Eds: Gerry Mooney and Alex Law, The Policy Press, £22.99
I started to read New Labour/Hard Labour? the day after New Labour's chancellor, Alastair Darling, made his October pre-budget statement to the House of Commons. Minutes earlier I'd put down a copy of the Guardian newspaper in which Polly Toynbee railed against a government that could give £1.4 billion to the children of the well-off in the reduction of inheritance tax while allocating the children of the poor an additional 48p a week in tax credits.
The title of Toynbee's piece was "This was the week that Labour's leaders left social democracy for dead". In it she argued that New Labour is now a centrist government in Europe's most unequal country. Ironically Gerry Mooney and Alex Law preface their book with a quote from Toynbee on her 2003 experience of flexible working in the health service.
What they set out to do is to explain how welfare services and the working conditions of welfare workers have been shaped by neoliberalism. Mooney and Law describe the current situation as "strenuous welfarism". In their view this is characterised by flexible work, greater intensity, longer hours, proceduralisation and commodification.
The other contributors look in depth at what this means for industrial relations, the labour process and the impact on workers' experience in PFI hospitals, nursing, teaching, higher education, nursery nursing, social work, the Department of Work and Pensions and the non-profit welfare sector.
The writers are academics, but the great strength of all the contributions is the way they weave theory with practice. Most of the chapters include case studies which give space for the authentic voices of workers in the welfare sector.
While neoliberalism may be hegemonic in the first decade of the 21st century this book shows how, in every part of the welfare sector, workers are engaged in contesting its ideas. Perhaps the best example of this can be found in Michael Lavalette's discussion of social work, where he highlights the way Liverpool social workers struck and fought for a very different concept of welfare which resonated with the concerns of the global justice movement.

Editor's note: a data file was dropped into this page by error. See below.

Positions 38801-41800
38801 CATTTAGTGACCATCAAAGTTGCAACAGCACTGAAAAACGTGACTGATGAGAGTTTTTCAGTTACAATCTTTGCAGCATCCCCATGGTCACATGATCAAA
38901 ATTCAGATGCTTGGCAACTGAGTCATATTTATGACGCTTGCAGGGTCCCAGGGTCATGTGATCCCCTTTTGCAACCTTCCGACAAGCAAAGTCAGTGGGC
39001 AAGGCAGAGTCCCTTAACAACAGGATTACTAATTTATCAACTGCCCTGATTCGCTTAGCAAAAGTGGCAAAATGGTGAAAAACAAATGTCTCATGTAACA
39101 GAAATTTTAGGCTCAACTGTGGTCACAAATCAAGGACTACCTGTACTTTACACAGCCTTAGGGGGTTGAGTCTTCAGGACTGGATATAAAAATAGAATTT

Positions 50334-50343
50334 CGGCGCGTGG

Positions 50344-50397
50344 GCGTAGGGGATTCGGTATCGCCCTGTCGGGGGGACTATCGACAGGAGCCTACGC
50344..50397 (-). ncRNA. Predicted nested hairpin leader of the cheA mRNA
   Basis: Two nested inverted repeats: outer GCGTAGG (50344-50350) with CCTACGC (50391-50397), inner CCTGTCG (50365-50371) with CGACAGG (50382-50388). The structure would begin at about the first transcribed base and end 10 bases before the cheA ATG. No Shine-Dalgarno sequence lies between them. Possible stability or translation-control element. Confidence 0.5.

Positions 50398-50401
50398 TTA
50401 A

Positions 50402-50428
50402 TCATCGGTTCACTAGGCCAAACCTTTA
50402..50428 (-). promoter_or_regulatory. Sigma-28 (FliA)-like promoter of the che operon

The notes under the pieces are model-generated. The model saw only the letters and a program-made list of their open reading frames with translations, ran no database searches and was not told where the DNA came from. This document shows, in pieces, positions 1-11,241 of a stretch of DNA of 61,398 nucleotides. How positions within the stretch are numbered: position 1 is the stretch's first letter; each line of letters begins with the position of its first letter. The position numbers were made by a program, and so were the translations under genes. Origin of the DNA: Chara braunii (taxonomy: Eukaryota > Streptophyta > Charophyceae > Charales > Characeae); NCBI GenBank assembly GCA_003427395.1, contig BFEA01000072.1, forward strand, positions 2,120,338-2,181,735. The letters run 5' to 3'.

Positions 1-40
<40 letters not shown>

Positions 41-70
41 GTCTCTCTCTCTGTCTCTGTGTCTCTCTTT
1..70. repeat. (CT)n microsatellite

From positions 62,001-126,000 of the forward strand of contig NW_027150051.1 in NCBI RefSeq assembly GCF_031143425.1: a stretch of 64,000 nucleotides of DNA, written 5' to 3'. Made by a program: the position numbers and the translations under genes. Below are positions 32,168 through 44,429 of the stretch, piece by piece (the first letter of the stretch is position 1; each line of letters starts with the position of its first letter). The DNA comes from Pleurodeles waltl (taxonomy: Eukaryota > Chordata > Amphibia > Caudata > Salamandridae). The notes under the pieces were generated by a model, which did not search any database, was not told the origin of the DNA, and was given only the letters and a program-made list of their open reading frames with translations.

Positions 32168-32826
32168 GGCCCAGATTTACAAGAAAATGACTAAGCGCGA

While in one sense the strikers were fighting for a concept of themselves as professionals, Lavalette shows very clearly how this could only be expressed through collective trade union action. I was struck by the way that the themes of professionalism and commitment to human centred welfare ran through all of the accounts, but also by the way in which context and history condition the circumstances under which different groups have to fight.
So nursery nurses struggle for decent pay and recognition against both neoliberal restructuring and traditional ideas of the status of women's work. Higher education staff, on the other hand, face similar pressures but in a context where notions of professionalism were shaped by an elite education system that served the needs of an earlier stage of capitalist development.
In their conclusion Mooney and Law highlight the structural limits of strenuous welfarism, the nature of struggle - sometimes overt and active, at other times through withdrawal of consent - and the possibilities for change. Order this book for your trade union branch and local library - it's a must for activists in the welfare sector.